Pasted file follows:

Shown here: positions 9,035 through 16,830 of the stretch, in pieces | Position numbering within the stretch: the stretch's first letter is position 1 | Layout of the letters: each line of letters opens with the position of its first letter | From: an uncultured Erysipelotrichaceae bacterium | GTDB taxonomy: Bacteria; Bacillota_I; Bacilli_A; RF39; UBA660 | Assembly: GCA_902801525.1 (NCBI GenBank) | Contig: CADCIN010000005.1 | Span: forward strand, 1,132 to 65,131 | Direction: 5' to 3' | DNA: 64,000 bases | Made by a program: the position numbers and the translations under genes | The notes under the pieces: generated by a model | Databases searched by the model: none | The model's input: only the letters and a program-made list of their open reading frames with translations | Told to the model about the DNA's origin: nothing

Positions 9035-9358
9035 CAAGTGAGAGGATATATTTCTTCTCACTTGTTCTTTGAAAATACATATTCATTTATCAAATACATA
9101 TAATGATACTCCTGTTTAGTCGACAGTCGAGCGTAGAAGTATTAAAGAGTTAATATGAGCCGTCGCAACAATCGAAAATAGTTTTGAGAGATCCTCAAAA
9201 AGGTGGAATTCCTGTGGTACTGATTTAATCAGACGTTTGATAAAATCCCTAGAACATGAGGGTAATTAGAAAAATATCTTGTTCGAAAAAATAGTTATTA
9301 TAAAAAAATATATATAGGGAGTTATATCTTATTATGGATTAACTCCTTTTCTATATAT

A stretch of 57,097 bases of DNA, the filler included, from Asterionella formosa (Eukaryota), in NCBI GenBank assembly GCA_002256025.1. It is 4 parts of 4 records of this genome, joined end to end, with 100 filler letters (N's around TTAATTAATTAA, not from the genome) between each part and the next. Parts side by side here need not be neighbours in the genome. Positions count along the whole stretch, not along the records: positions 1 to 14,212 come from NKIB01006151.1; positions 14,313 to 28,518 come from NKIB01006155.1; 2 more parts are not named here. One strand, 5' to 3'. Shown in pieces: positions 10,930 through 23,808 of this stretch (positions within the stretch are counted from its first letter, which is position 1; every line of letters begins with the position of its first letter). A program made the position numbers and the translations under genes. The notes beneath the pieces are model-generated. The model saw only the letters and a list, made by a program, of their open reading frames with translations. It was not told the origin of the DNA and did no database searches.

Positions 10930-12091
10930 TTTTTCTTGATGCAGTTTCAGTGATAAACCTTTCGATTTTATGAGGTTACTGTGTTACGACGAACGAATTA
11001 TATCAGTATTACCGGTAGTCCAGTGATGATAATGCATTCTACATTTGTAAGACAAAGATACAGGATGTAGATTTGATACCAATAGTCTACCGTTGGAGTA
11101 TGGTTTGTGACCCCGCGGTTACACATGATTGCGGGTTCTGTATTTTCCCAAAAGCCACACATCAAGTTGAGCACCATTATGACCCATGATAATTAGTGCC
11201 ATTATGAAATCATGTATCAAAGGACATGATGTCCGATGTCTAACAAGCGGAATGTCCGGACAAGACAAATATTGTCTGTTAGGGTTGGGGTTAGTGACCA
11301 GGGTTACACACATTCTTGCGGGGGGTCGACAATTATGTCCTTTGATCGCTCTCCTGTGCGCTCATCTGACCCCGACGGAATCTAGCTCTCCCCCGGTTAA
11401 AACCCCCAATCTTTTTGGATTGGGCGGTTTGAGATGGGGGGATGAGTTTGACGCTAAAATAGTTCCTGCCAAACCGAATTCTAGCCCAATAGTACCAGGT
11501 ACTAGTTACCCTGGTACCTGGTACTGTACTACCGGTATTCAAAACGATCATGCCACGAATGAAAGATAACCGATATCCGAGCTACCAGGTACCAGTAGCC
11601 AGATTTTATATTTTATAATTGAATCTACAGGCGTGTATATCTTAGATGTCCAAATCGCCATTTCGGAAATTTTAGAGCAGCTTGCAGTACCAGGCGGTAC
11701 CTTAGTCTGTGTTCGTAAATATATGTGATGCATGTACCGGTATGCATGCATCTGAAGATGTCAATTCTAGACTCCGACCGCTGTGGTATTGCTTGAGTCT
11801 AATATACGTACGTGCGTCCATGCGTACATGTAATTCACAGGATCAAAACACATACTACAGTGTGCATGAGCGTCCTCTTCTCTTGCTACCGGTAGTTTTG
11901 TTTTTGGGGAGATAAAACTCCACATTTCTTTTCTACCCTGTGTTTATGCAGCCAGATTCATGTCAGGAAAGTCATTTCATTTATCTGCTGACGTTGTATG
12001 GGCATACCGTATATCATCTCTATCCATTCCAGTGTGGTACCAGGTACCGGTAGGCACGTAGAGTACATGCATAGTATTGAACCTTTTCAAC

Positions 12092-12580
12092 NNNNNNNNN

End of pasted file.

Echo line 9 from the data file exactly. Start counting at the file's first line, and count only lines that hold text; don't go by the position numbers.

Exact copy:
10930 TTTTTCTTGATGCAGTTTCAGTGATAAACCTTTCGATTTTATGAGGTTACTGTGTTACGACGAACGAATTA